Exclusive Interview with João Pedro Matos Fernandes, Portuguese Minister for Environment and Climate Action


The Portuguese Presidency’s motto is ‘For a fair, green and digital recovery’. How are you going to achieve this? What are your main priorities and what is the role of water in realising them?

The Portuguese presidency will make all the effort to operationalize the multiannual financial framework (MFF) 2021-2027, to allow the implementation of the innovative set of tools that will make Europe’s recovery and resilience possible. The recovery must be sustainable and innovative. To this end, we will prioritize the European Green Deal implementation and the commitments to reduce carbon emissions in the fight against climate change, and strengthening the energy transition, sustainable mobility, and the blue (ocean) economy.

The Portuguese presidency will work to accelerate the technological transition and promote European leadership in the digital economy and in the area of data and connectivity based on ethical values.

To achieve the Water-Smart Society, a society in which the true value of water is recognised and realised, we need a cross-sectoral approach. How do you see the Portuguese Presidency contributing to this?

Water is a vital, scarce, strategic and structuring resource, so it is essential that its use is guided by principles of sustainability and efficiency. Water efficiency has the central purpose of optimizing the consumption of the water resource, ensuring that with the use of the smallest amount possible, it is possible to carry out the task or process, effectively produce the good or provide the service.

Water management activity should focus on ensuring quality and water availability, promoting sustained economic growth, making cities more resilient, promoting sustainable use of ecosystems and ensuring adaptation to climate change.

We are aware of the need for realism and moderation in the face of the impact of the pandemic by COVID‑19. But the expectations around Next Generation Europe and the next Framework Programme with the increased allocation of funds for the Green New Deal objectives are high.

We need to be effective in the use of these resources. We need to ensure effectiveness in physical accessibility, quality, continuity, resilience and security (e.g. adaptation to climate change, droughts, floods and other challenges) and affordability and equity of water services. We need to ensure the efficiency of these services: because they must ensure organisational efficiency of the sector with economies of scale, range and process, organisational, water, energy and in the use of financial resources of the services. We have to ensure sustainability: economically and financially, the infrastructural sustainability of the services and asset management, the safe use of the services’ natural resources, the adequacy and renewal of the services’ human capital and its skills, and the modernisation, innovation and digital transition of the services. And these objectives converge for the circular vision of the water sector, because it is also through them that we will be able to enhance the environment and the territory, ensuring adequate protection, efficient use of water, diversification of sources, energy transition and decarbonisation, enhance the economy, ensuring synergies and symbioses between different sectors (agriculture, industry, tourism), with business development in the internal and external market and systemic innovation of services and products, enhance society, not only through the professionals who operate in it and the perception of their value by society, but also through the responsibility of each entity, through transparency.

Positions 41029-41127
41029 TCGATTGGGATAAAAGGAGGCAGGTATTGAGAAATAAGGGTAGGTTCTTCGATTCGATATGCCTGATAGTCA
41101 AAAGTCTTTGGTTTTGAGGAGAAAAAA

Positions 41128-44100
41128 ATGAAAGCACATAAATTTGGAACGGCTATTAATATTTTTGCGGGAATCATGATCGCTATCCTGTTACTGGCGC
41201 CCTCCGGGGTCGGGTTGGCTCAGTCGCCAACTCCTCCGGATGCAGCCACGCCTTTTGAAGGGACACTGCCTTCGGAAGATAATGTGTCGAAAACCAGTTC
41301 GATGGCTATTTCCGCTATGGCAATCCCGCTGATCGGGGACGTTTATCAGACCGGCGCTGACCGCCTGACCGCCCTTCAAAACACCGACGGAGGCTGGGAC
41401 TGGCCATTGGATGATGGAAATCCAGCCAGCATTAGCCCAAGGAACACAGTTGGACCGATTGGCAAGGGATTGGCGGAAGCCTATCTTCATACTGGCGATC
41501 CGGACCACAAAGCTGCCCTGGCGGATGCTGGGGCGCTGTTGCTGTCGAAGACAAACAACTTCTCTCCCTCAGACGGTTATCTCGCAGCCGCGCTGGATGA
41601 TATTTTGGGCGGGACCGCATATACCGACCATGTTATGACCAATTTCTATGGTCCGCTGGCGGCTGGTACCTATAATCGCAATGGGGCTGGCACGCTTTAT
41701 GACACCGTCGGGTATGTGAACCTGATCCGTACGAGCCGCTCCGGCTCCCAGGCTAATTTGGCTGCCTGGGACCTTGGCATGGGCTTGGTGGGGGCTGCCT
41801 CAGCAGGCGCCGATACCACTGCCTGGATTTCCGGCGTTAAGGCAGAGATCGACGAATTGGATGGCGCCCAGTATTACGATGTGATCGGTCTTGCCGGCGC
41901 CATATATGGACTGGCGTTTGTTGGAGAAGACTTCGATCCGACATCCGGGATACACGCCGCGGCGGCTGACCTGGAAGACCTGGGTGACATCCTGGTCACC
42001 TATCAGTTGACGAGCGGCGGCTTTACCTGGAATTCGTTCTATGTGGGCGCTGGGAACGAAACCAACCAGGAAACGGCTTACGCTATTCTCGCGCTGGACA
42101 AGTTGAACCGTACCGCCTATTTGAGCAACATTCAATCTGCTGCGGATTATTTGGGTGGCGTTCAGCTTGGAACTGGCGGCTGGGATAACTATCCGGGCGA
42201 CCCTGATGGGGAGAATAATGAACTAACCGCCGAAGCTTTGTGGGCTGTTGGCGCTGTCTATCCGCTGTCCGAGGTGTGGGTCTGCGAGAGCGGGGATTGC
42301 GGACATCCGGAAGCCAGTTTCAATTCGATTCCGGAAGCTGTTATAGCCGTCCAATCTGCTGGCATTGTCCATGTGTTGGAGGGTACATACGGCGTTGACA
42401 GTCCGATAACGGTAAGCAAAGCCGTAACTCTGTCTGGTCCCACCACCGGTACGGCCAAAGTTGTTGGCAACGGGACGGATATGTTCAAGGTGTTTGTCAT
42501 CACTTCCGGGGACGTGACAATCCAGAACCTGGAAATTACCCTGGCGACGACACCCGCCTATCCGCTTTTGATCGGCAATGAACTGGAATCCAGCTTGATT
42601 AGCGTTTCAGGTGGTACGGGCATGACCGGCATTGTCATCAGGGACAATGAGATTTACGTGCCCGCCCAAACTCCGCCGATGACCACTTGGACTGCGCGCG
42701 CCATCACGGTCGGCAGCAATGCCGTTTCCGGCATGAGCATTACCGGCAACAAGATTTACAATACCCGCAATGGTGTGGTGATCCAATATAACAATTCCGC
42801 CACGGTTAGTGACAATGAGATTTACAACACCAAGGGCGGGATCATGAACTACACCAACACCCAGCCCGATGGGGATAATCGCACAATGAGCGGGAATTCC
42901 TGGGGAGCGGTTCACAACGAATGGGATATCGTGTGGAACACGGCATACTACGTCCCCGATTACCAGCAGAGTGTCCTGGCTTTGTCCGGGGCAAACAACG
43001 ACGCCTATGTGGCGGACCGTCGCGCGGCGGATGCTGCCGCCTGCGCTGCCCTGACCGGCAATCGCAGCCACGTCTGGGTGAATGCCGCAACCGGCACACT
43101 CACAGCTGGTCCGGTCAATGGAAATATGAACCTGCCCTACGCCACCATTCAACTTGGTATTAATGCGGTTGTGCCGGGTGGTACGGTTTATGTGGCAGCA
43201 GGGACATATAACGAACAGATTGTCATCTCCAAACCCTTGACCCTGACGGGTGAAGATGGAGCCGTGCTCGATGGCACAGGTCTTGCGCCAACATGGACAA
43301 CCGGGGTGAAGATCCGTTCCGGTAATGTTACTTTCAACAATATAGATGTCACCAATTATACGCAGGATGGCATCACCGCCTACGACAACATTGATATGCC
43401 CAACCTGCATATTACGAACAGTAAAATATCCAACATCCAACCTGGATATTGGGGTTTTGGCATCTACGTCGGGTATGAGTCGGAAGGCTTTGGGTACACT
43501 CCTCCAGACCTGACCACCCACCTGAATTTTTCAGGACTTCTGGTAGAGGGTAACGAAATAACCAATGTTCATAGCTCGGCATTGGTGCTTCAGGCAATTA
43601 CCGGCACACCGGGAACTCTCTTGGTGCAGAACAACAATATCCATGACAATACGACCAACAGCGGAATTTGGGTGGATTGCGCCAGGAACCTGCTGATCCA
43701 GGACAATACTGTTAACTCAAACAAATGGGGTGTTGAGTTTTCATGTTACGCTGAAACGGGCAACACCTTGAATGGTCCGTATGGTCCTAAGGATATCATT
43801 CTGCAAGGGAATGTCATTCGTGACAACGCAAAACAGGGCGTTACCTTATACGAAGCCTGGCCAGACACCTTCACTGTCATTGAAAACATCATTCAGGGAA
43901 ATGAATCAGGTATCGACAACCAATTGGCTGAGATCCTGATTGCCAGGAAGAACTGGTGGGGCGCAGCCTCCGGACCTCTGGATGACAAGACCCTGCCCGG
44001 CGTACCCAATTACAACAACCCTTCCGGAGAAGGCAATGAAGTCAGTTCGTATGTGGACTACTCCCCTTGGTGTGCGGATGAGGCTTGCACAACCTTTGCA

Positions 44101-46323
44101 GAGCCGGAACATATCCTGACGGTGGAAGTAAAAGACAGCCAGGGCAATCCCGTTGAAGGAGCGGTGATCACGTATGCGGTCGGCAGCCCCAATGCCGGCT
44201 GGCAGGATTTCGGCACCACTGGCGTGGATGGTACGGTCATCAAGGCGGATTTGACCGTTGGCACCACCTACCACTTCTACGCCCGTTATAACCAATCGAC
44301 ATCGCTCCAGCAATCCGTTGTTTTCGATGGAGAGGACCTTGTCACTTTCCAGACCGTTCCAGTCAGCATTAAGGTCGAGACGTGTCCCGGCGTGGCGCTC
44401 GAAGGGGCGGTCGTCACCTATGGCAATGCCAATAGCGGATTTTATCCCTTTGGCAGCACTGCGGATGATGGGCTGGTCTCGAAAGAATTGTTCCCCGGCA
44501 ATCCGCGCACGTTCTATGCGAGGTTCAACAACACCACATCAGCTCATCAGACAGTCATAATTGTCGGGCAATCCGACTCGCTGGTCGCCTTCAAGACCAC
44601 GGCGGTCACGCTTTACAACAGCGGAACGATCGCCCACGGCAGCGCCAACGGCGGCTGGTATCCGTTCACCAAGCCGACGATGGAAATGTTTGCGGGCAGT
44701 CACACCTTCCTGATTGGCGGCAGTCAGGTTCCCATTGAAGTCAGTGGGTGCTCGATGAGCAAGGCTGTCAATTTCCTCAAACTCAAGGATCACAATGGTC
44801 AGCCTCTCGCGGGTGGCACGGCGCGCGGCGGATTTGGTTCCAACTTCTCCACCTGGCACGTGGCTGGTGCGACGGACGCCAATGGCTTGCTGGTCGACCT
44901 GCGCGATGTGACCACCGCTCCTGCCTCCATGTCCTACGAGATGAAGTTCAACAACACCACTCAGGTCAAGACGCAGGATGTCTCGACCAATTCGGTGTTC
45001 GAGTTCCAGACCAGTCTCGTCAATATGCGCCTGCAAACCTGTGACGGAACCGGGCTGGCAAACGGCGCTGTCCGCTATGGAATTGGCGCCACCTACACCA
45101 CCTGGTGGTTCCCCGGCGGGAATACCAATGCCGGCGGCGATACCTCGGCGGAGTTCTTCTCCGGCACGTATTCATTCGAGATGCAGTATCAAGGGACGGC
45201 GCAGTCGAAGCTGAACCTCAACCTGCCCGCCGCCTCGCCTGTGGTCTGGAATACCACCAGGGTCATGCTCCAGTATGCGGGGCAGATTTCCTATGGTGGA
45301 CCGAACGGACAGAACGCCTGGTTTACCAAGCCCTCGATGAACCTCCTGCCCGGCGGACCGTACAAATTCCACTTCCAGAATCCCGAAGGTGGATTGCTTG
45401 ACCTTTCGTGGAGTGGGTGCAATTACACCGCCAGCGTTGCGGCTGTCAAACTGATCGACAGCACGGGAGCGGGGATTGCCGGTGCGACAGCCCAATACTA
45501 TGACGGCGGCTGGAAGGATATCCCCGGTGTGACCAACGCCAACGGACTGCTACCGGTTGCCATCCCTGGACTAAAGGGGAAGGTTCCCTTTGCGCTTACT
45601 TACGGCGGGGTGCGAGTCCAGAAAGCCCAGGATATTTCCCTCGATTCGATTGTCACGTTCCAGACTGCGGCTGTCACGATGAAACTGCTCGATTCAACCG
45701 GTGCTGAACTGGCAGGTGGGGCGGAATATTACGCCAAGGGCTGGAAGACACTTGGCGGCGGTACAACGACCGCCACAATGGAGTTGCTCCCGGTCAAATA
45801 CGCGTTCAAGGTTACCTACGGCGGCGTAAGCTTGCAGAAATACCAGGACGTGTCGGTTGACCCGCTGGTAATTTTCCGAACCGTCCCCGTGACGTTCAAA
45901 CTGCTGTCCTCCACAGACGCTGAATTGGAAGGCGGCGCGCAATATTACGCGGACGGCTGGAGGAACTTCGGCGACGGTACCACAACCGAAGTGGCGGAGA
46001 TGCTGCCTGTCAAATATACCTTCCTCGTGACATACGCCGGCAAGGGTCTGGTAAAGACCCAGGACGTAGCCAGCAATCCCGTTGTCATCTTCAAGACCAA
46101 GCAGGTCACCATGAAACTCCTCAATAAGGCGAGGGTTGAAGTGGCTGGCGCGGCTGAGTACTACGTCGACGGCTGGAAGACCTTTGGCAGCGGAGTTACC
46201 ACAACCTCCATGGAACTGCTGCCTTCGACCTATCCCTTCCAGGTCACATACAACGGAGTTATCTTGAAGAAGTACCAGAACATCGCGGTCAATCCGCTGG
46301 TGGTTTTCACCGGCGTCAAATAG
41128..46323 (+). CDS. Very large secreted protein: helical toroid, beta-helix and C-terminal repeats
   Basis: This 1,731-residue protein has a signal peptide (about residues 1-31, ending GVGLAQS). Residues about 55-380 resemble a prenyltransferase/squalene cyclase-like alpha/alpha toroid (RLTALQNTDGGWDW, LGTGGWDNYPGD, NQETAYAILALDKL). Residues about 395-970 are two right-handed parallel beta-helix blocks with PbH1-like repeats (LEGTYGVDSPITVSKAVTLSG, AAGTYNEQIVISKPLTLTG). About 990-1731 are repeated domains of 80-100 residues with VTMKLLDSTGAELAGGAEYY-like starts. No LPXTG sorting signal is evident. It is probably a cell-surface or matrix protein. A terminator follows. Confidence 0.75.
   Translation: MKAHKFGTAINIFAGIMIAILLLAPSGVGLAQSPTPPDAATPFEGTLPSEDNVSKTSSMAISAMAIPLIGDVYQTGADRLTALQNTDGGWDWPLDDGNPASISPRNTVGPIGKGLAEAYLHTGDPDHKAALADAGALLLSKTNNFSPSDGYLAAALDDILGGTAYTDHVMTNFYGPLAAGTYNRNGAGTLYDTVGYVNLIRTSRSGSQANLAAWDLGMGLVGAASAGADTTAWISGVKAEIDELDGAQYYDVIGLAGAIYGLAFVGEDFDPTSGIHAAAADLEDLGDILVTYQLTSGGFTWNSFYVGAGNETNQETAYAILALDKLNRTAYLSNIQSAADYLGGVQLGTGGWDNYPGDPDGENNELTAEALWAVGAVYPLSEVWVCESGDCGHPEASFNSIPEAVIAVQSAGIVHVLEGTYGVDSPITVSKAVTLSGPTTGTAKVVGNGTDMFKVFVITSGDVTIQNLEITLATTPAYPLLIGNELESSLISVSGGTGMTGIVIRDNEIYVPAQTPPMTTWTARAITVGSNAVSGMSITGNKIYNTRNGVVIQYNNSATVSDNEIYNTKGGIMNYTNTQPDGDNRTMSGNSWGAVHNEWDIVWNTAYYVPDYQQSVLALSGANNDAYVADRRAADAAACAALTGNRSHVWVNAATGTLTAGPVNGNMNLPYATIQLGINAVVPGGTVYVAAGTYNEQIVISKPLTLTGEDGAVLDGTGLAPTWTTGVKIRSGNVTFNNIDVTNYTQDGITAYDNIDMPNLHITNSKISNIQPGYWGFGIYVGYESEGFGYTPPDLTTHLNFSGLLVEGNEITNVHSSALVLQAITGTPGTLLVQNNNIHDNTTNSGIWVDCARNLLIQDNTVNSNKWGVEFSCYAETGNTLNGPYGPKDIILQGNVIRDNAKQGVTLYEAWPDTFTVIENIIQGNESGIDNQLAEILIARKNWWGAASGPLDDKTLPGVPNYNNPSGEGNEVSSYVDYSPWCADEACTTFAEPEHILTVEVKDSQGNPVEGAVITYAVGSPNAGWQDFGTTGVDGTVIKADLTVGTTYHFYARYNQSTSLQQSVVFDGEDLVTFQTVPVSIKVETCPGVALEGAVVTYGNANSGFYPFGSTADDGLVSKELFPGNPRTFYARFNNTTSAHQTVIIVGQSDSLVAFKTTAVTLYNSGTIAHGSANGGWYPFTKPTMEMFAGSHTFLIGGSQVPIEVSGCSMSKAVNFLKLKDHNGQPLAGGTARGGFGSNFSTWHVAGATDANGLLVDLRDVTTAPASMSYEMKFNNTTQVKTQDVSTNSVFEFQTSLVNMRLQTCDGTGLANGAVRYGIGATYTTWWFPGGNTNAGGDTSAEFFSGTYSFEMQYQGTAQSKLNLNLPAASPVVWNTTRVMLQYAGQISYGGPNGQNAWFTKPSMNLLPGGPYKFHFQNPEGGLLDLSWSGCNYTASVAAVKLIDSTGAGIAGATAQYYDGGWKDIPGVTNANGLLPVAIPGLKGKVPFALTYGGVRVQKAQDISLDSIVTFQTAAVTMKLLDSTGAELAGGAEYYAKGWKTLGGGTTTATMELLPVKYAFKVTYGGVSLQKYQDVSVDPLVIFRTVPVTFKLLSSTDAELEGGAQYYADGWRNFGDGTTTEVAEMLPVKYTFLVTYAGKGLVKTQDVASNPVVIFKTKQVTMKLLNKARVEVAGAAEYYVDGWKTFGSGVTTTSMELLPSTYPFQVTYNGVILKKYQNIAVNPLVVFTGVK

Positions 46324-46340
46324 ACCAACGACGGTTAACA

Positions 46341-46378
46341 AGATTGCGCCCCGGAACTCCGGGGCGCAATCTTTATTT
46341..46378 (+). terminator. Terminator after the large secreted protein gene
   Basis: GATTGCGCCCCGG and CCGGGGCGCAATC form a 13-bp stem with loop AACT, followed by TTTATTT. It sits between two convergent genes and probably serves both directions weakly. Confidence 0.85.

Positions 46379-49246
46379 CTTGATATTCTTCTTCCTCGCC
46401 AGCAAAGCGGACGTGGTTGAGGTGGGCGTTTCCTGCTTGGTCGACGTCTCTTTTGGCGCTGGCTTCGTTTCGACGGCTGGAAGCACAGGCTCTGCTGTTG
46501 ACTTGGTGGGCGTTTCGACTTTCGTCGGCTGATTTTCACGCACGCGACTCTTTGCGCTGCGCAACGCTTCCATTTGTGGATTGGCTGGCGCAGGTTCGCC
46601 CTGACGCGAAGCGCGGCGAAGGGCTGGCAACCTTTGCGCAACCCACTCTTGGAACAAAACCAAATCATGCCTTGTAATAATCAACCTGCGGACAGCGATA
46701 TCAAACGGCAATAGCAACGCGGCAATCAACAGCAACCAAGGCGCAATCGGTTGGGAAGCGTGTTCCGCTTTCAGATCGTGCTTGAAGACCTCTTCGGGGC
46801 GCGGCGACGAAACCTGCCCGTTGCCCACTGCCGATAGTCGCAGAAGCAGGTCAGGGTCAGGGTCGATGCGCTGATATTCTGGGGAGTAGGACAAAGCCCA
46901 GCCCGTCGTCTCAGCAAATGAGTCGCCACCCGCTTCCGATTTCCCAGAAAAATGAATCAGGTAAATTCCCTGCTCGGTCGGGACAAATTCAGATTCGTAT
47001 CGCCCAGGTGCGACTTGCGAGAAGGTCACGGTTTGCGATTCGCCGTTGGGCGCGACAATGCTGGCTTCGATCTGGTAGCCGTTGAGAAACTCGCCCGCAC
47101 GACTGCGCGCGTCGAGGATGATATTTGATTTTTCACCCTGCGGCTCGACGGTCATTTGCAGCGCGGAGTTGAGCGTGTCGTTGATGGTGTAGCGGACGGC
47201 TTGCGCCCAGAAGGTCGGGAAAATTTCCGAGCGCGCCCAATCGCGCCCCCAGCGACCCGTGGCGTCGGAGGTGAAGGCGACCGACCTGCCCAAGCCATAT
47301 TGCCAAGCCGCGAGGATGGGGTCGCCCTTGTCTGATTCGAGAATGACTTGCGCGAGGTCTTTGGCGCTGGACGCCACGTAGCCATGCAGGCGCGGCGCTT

The Portuguese EU Presidency has placed Climate Change action at the centre of this semester´s discussions as the EGD policy and regulatory packages are well underway. The European climate law is already at trialogue-level negotiations, and the Commission presented in February the New EU Strategy on Adaptation to Climate. Climate change adaptation will feature in several Presidency initiatives, such as a High-Level conference in February, and discussions at the EU Environmental Council, including the objective of adopting council conclusions at the June Environmental Council. In addition, the Informal meeting of Environmental ministers in April will be dedicated to adaptation, focusing on water challenges in the context of climate adaptation.

Following the most successful, German-led water and adaptation conference in late 2020 and the release of the New EU Adaptation Strategy, water management, and climate adaptation are increasingly seen as mutually interconnected and requiring renewed focus in EU – and national – policymaking. Indeed, water management clearly needs to improve in the EU through increased investment in water use efficiency, in treatment, reuse and/ or recirculation solutions, as well as in the restoration of ecosystems and natural habitats. Climate change impacts, including extreme weather events, will only exacerbate the need to improve water management, especially given the fact that water scarcity and even drought are projected to affect a growing number of member states in the future.

Across Europe, spatial and water management (and all its implications in other sectors, be it biodiversity, forestry, health, etc.) are central to climate adaptation. We also believe that adaptation fits very well with the concept of nature-based solutions.

Areas that deserve our attention are EU’s vulnerability to water scarcity and drought; water efficiency and management in sustainable buildings and water pricing and financing.